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Luxury car buyers gain extra tax-free window

Class struggle: Mercedes-Benz says the delayed introduction of a more punitive luxury car tax will not hurt the run-out of its C-Class range ahead of a new model due in July.

Government delays introduction of revised luxury car tax burden for buyers

General News logo24 Feb 2014

HIGH-END car buyers have received a rare surprise, gaining an extra couple of months’ grace before an extra tax slug adds to the cost of discounted luxury cars.

The Australian Tax Office has advised car-makers that the introduction of the redefined tax, which will scoop up extra revenue as buyers need to dig deeper to pay tax on dealer incentives that make cars cheaper, will extend from the end of this month to May.

The extra tax burden on buyers relates to the verdict of a court case brought against new-car dealership group AP Group last year by the Commissioner of Taxation.

The court’s ruling said that factory bonuses paid to dealerships to make cars even cheaper for buyers should also attract luxury car tax.

That means if a luxury car buyer, say, pays $59,000 for a $62,000 vehicle that includes a $3000 dealer discount provided by the factory, the buyer will have to pay the full 33 per cent luxury car tax on the hidden bonus – an extra $1000.

According to the tax office, the court case means payments such as fleet rebates or run-out model support payments received from the manufacturer or distributor “will now need to be included as part of the sale price of the car”.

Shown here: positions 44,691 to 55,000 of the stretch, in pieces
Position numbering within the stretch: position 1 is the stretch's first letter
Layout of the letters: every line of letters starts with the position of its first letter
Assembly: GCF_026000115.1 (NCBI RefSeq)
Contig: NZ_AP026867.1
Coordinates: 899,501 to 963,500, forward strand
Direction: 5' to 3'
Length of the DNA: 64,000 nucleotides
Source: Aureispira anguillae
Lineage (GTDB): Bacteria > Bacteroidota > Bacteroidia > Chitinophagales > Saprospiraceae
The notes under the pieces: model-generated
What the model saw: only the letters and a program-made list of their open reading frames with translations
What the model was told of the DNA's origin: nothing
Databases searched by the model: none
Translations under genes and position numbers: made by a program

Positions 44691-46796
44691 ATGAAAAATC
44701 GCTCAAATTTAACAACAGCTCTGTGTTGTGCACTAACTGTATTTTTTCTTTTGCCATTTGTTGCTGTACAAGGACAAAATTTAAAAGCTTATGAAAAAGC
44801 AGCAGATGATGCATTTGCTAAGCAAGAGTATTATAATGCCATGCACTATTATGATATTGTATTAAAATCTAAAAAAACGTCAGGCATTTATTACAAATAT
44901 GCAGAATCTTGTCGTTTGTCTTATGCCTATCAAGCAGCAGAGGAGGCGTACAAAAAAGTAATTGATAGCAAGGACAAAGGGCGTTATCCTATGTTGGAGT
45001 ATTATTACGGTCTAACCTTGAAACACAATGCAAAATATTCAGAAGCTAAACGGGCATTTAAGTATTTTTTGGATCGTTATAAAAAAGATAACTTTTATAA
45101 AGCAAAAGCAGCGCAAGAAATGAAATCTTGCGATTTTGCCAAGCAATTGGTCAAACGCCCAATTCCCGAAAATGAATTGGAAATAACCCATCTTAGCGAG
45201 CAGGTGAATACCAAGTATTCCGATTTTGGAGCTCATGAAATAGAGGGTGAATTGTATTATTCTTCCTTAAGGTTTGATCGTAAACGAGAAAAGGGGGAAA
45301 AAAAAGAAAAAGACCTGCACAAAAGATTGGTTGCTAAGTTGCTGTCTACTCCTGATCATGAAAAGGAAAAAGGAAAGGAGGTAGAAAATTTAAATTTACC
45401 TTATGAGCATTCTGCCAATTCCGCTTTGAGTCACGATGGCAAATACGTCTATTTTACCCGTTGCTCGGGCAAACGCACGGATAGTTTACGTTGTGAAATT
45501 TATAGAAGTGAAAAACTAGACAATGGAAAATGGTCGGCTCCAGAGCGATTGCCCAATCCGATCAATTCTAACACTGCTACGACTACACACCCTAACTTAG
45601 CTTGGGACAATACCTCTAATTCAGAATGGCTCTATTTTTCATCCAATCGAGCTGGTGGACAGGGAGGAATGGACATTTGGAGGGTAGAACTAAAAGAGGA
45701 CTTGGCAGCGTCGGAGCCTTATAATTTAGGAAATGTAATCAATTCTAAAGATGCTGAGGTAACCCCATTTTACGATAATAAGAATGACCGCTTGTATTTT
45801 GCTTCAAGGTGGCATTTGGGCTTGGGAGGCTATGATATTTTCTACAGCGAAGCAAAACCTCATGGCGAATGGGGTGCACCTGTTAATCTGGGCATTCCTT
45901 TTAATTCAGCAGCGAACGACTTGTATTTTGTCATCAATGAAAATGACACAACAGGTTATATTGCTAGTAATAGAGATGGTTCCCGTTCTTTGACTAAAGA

“This will increase the LCT value of the car and could result in some cars now exceeding the LCT threshold,” the tax office warned.

Mercedes-Benz senior manager of public relations, David McCarthy, said buyers would wear the full burden of the tax once it came into effect, although he said it would not have a significant impact on the run-out of its C-Class small car range – one of its biggest sellers -- ahead of an all-new model due in July.

Factory incentives are often used to help a dealership sell remaining stock of models due for replacement.

“I think obviously the tax department was a bit ambitious with the implementation, so what they did by delaying it was the right thing,” Mr McCarthy said.

“I don’t think there will be a significant impact (on Mercedes-benz’s C-Class run-out) because we’re on the lower end of the tax scale or below 7.0 litres (of fuel per 100 kilometres), so the impact is not expected to be that great.”

The luxury car tax’s threshold, where buyers must pay an extra 33 per cent tax for every dollar spent above a certain price, is currently set at $60,316.

Buyers wanting fuel-efficient cars that use no more than 7.0L/100km have a higher threshold, set at $75,375.

The federal government resets the luxury car tax threshold each financial year.

This financial year, the tax is expected to raise about $400 million according to the government’s mid-year economic forecast, up from an earlier budget estimate of about $380 million.

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